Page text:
???? D FORGOTTEN STORY????
When I awoke in hospital in Brighton I was told:
'You must have an operation on your right eye.' ,,I was greatly surprised.
Apparently a splinter had passed from the windscreen and entered my eye.
Mr. David , the surgeon, was summoned to perform an emergency operation., he did good job
but afterwards I learnt that I had lost the lens of the eye,
it having dissolved through injury, and
The pupil of the eye had been stitched up, leaving me practically without vision.
The eye was also out of alignment.
It took me a long time to realize I had virtually lost the use of one eye, but even then, never for an
instant did I consider I might not be able to play cricket again. With a contact lens in my injured
eye I found I could get about 90 per cent vision. The only trouble was it made me see TWO of
A TIGER WITH A SINGLE EYE!!!
• What might have happened that day??
• Which all structures got damaged in orbit??
• Who is HE??? Is he really important!!!
ANATOMY OF THE ORBIT
Presenter:- Pushkar Dhir
Moderator:- Dr.Neha Khanduja
• Quadrilateral pyramid shaped Bony cavities situated
one on either side of root of nose.
• Major functions –
1. Provide the socket for the rotatory movements of
2. Protect the eyeballs.
• Medial wall- parallel
& approximately 2.5cm away
• Lateral wall-90 degree.
• Medial with lateral- 45 degree.
• Orbital axis- 22.5 degree,
Divergent, Forwards and
• Superior orbital rim -> frontal bone.
• Inferior orbital rim -> maxillary
• Medial orbital rim -> Frontal process of
• Lateral orbital rim
• In Medial 1/3rd
of Superior orbital rim
(supraorbital nerve & artery passes
1.Orbital plate of Frontal bone & 2.Lesser wing of sphenoid.
Relations- anterior cranial fossa (frontal lobe & meninges),frontal sinus, frontal nerve,
trochlear nerve and supraorbital artery.
sac & duct
•FOSSA FOR THE LACRIMAL GLAND•LOCATION: behind the zygomatic
process of the frontal
TROCHLEAR FOSSA (FOVEA)
LOCATION: 4 mm from the
CONTENTS: insertion of
tendinous pulley of
(In sme cases there is a
spicule of bone (Spina
Landmarks1.Fossa for lacrimal gland.
2. Fovea or trochlear fossa.
4. Optic Foramen(+nt in lesser wing)
Applied anat :-Defect in roof- pulsatile proptosis due to transmission of CSF pulsation to
-apertures apparent on the medial side of anterior portion of the lacrimal fossa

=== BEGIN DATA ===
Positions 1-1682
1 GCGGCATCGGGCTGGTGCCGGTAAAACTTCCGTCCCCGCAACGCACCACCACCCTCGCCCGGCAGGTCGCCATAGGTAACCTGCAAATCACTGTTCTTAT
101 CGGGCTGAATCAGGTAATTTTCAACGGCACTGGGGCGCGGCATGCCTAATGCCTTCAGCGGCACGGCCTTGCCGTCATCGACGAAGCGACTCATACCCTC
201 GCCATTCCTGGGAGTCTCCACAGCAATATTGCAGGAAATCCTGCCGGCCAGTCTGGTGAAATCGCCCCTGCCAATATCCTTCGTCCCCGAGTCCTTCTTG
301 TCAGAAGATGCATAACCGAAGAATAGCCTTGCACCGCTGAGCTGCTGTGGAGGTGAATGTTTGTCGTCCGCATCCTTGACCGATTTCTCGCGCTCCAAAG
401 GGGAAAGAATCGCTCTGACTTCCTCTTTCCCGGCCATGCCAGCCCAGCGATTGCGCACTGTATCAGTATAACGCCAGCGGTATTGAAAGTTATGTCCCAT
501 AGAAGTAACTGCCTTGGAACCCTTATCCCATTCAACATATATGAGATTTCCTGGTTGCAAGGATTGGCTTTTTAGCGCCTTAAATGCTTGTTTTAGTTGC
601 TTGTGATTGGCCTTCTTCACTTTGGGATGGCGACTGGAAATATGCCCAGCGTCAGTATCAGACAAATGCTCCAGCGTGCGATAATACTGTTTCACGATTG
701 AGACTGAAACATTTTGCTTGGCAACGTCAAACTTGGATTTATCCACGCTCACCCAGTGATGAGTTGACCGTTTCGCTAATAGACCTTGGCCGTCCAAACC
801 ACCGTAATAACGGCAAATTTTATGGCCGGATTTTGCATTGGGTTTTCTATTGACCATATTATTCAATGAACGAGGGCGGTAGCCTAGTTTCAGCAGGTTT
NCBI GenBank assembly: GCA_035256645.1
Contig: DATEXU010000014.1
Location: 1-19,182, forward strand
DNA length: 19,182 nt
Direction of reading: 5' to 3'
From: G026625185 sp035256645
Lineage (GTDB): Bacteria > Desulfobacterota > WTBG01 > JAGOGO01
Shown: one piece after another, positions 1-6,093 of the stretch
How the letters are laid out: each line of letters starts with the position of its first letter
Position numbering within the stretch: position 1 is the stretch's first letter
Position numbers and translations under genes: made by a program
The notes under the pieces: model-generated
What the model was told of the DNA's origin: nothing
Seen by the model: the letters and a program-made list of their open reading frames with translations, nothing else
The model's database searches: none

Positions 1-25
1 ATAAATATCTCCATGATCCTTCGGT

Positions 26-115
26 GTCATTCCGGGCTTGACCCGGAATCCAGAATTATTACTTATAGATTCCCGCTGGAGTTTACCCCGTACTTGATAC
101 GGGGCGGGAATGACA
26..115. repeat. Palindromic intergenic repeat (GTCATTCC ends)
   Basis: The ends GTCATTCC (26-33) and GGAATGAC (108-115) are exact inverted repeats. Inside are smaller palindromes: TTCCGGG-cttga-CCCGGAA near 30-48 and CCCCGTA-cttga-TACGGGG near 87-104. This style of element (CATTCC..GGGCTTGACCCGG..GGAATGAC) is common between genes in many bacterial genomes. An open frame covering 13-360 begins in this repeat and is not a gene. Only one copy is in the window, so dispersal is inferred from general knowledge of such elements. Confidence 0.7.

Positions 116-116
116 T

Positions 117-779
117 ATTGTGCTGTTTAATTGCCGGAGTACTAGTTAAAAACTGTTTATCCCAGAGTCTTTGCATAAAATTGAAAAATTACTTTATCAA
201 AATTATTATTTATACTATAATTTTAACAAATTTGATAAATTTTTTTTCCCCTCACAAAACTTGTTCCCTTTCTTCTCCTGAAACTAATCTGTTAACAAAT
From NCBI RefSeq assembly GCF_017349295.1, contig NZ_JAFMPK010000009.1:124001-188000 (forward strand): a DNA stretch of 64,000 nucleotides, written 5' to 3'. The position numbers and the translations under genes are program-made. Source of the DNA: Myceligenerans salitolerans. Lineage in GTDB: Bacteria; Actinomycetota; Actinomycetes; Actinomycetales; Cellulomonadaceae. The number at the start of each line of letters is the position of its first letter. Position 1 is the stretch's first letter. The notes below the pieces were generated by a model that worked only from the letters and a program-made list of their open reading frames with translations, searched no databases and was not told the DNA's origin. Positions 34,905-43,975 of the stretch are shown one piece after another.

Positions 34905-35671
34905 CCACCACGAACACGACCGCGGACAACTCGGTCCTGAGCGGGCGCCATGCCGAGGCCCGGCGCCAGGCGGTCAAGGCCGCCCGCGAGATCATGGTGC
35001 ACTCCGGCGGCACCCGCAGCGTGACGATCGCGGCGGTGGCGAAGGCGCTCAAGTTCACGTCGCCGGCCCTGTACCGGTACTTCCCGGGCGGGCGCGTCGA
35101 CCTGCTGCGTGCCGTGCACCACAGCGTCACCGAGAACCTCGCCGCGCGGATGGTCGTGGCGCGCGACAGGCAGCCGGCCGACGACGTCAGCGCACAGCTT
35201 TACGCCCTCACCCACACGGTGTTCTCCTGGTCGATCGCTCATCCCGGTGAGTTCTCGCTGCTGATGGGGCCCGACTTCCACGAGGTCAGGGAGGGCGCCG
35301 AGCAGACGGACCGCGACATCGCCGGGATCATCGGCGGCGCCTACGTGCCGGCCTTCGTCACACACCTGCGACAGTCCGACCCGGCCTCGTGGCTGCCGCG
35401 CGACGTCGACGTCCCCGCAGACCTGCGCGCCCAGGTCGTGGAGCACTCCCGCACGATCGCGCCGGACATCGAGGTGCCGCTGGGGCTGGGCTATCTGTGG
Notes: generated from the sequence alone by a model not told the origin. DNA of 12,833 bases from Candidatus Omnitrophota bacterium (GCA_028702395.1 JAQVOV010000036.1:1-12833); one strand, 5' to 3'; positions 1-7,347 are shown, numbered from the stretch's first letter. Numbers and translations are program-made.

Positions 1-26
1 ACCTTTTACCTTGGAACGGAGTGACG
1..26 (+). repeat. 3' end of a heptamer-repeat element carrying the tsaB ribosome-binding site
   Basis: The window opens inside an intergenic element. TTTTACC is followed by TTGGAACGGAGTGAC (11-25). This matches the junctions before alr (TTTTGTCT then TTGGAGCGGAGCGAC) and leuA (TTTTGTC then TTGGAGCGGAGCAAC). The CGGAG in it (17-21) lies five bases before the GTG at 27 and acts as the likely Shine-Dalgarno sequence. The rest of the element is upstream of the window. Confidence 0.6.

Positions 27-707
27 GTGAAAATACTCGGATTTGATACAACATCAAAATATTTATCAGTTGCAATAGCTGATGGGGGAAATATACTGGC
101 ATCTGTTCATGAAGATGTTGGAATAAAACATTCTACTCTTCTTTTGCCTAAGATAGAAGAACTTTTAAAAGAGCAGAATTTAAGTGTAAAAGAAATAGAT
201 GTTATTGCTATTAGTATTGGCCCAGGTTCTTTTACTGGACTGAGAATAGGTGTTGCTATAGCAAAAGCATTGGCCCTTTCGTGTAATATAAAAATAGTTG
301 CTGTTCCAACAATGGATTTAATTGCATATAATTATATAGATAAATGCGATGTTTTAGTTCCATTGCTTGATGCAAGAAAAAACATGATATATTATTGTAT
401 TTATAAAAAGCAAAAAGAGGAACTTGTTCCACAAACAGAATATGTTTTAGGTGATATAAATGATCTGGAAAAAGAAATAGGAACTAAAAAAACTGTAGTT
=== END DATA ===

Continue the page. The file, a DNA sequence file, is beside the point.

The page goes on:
-for veins from diploë to the orbit ; Best marked in the fetus and infant.
At JUNCTION OF THE ROOF AND MEDIAL WALL, the suture line lies in proximity to
CRIBRIFORM PLATE of ethmoid RUPTURE of dura mater CSF enter orbit/nose.
pass via this groove
to supply the nasal
Bleeding may occur
4m these vessels
during DCR surgeries
Lacrimal bone is easily
penetrated during ENDO
difficult to do
Fronto-ethmoidal suture line:- dissection done above this
line will lead to cranial cavity
• Front - Backwards- Frontal process of Maxilla, Lacrimal bone , Orbital plate
of Ethmoid (Largest), Lesser wing of sphenoid.
Thinnest portion of wall - Lamina papyracea (it is component of ethmoid
bone). Fractured in blow out fractures.
(Thick posteriorly at sphenoid and anteriorly at lacrimal crest.)
Infections and neoplasms of ethmoid sinus-orbital cellulitis and proptosis.
Weber`s Suture :- Also known as sutura longitudinalis imperfecta
Runs parallel to anterior lacrimal crest.
Ant. & Post.ethmoidal sinus is located 24mm &36 mm from anterior lacrimal crest respectively.
Ant. & Post. Ehtmoidal arteries pass through it.
CLINICAL SIGNIFICANCE OF MEDIAL WALL
• Medial wall extremely fragile (presence of ethmoidal air cells and nasal cavity)
• Accidental lateral displacement of medial wall- traumatic hypertelorism
• Medial wall provides alternate access route to the orbit through the sinus
- Thinnest bone of the orbit
- Vascular connections with ethmoid sinus through foramina
- Inflammation in the ethmoid sinus spreads readily to the orbit
• Tumours of the nasal cavity can breach the lamina papyracea to involve the orbit